“I played great golf today,” he said. “The front nine was just perfect golf, I think. Maybe that’s what makes it so disappointing because I was playing so well but just couldn’t get it done the last few holes. I just missed a lot of chances.
“Give David a lot of credit. He played great golf as well. It was just a good, tough match.”
Amateur Summer 2010: U.S. Mens Amateur Finals Preview
Results from the semifinals of the U.S. Amateur, played Aug. 28 at Chambers Bay in University Place, Wash.:
David Chung def. Byeong-Hun An 1 up
Peter Uihlein def. Patrick Cantlay 4 and 3
David Chung def. Scott Langley 1 up
Beyong-Hun An def. Max Homa 1 up
Patrick Cantlay def. Jed Dirksen 20 holes
Peter Uihlein def. Morgan Hoffmann 1 up
ROUND OF 16
David Chung def. Brad Benjamin 2 and 1
Scott Langley def. Ryan McCarthy 6 and 4
Max Homa def. Harris English 4 and 3
Beyong-Hun An def. Scott Strohmeyer 3 and 2
Patrick Cantlay def. Connor Arendell 1 up
Jed Dirksen def. Joseph Bramlett 19 holes
Morgan Hoffmann def. Alex Ching 4 and 2
Peter Uihlein def. John Hahn 19 holes
ROUND OF 32
Brad Benjamin def. Amory Davis, 3 and 2
David Chung def. Skip Berkmeyer, 4 and 3
Ryan McCarthy def. Brent Martin, 3 and 2
Scott Langley def. Patrick Reed, 19 holes
Max Homa def. Carter Newman, 7 and 6
Harris English def. Eugene Wong, 2 and 1
Scott Strohmeyer def. Justin Thomas, 19 holes
Byeong-Hun An def. Alex Shi Yup Kim, 4 and 3
Patrick Cantlay def. Blayne Barber, 3 and 2
Connor Arendell def. Chan Kim, 6 and 5
Joseph Bramlett def. Tyler Sheppard, 1 up
Jed Dirksen def. Hudson Swafford, 2 and 1
Alex Ching def. Patrick Rodgers, 3 and 1
Morgan Hoffmann def. Richard Werenski, 6 and 4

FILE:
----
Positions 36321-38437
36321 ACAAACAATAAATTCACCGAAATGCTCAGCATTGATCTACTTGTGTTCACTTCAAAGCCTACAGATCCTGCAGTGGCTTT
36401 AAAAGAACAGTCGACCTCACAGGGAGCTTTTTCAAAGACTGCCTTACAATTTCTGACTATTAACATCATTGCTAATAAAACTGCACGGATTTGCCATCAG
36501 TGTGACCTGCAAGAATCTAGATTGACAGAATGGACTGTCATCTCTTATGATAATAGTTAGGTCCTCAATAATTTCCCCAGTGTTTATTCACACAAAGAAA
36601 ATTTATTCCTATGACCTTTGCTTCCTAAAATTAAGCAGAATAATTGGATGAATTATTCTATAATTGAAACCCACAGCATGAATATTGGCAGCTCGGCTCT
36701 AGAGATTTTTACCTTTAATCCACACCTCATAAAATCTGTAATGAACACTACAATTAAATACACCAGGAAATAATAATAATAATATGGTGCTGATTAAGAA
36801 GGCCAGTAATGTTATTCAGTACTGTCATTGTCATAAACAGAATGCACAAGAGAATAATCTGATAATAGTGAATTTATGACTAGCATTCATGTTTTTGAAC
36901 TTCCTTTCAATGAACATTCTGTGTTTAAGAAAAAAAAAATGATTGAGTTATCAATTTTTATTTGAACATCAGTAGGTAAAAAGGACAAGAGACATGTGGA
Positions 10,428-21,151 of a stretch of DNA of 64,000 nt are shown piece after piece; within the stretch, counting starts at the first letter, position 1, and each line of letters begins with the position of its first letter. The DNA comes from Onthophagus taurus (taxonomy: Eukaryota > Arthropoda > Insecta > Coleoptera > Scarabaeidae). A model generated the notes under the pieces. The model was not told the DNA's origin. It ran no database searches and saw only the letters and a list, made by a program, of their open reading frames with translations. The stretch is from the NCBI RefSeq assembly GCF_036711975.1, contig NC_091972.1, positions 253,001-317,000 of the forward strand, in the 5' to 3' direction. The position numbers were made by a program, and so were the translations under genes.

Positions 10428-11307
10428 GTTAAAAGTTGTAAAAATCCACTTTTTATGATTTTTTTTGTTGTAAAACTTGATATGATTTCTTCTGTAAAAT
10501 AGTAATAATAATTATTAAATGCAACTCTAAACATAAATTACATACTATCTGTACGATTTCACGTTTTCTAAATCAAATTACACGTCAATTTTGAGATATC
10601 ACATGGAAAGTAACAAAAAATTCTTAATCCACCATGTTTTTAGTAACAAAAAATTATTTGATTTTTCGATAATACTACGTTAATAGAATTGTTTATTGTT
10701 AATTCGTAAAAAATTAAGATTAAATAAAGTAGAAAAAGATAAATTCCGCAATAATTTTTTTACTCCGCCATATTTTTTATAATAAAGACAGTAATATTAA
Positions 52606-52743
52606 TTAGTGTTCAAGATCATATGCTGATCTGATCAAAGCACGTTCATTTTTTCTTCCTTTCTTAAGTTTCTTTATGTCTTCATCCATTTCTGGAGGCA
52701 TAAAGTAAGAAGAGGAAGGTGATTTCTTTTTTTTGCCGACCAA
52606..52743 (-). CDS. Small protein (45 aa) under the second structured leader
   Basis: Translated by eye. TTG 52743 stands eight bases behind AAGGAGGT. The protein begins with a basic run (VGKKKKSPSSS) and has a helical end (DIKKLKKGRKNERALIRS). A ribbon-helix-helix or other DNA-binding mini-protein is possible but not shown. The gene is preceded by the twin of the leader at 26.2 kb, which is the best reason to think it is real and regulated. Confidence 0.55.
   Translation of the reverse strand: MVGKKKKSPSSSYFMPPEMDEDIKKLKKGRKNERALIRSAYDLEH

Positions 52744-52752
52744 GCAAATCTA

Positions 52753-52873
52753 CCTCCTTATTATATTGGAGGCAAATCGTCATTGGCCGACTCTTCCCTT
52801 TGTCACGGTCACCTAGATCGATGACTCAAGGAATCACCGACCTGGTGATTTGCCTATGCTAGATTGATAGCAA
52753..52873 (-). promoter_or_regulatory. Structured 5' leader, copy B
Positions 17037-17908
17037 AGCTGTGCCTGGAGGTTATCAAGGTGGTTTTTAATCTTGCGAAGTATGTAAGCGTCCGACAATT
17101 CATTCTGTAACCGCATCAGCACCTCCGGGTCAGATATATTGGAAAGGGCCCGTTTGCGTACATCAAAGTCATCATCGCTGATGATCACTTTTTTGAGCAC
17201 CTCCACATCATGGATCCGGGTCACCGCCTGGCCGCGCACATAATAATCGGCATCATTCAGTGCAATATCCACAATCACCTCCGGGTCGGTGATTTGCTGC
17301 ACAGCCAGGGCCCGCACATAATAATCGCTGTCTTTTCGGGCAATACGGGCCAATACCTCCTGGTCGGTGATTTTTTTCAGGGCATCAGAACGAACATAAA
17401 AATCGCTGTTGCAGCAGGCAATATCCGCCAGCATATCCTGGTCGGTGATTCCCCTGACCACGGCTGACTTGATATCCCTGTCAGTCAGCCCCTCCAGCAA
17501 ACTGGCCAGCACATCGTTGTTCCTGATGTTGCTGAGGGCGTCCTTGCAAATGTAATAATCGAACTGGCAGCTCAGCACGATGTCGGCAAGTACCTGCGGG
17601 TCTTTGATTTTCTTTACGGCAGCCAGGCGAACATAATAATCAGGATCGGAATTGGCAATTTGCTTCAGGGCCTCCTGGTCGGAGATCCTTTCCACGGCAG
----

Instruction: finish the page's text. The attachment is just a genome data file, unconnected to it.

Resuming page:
Peter Uihlein def. Emiliano Grillo, 2 up
John Hahn def. Arnond Vongvanij, 5 and 4
ROUND OF 64
Amory Davis def. Jeff Wilson, 3 and 1
Brad Benjamin def. Tommy McDonagh, 6 and 5
David Chung def. Mike McCoy, 3 and 2
Skip Berkmeyer def. Conrad Shindler, 2 up
Ryan McCarthy def. Daniel Bowden, 5 and 4
Brent Martin def. Drew Kittleson, 19 holes
Scott Langley def. Tim Jackson, 19 holes
Patrick Reed def. Daniel Zuluaga, 2 and 1
Carter Newman def. Andres Echavarria, 2 and 1
Max Homa def. T.J. Bordeaux, 2 and 1
Eugene Wong def. Joe Saladino, 19 holes
Harris English def. Jarred Bossio, 2 and 1
Justin Thomas def. Robert Leopold, 6 and 5
Scott Strohmeyer def. Cameron Peck, 2 and 1
Alex Shi Yup Kim def. Todd White, 1 up
Byeong-Hun An def. David Dannelly, 3 and 2
Patrick Cantlay def. Brad Shaw, 2 and 1
Blayne Barber def. Kevin Tway, 1 up
Connor Arendell def. Eric Steger, 2 up
Chan Kim def. Nick Taylor, 4 and 2
Joseph Bramlett def. Mike Miller, 4 and 3
Tyler Sheppard def. Scott Harvey, 4 and 2
Hudson Swafford def. Harry Rudolph III, 19 holes
Jed Dirksen def. Michael Morrison, 6 and 5
Patrick Rodgers def. Ricky Stout, 3 and 2
Alex Ching def. Denny McCarthy, 2 and 1
Morgan Hoffmann def. Albin Choi, 2 up
Richard Werenski def. Gunner Wiebe, 2 and 1
Emiliano Grillo def. Eric Chun, 4 and 2
Peter Uihlein def. Cheng Tsung Pan, 2 and 1
Arnond Vongvanij def. Nick MacDonald, 19 holes
John Hahn def. Andrea Pavan, 2 and 1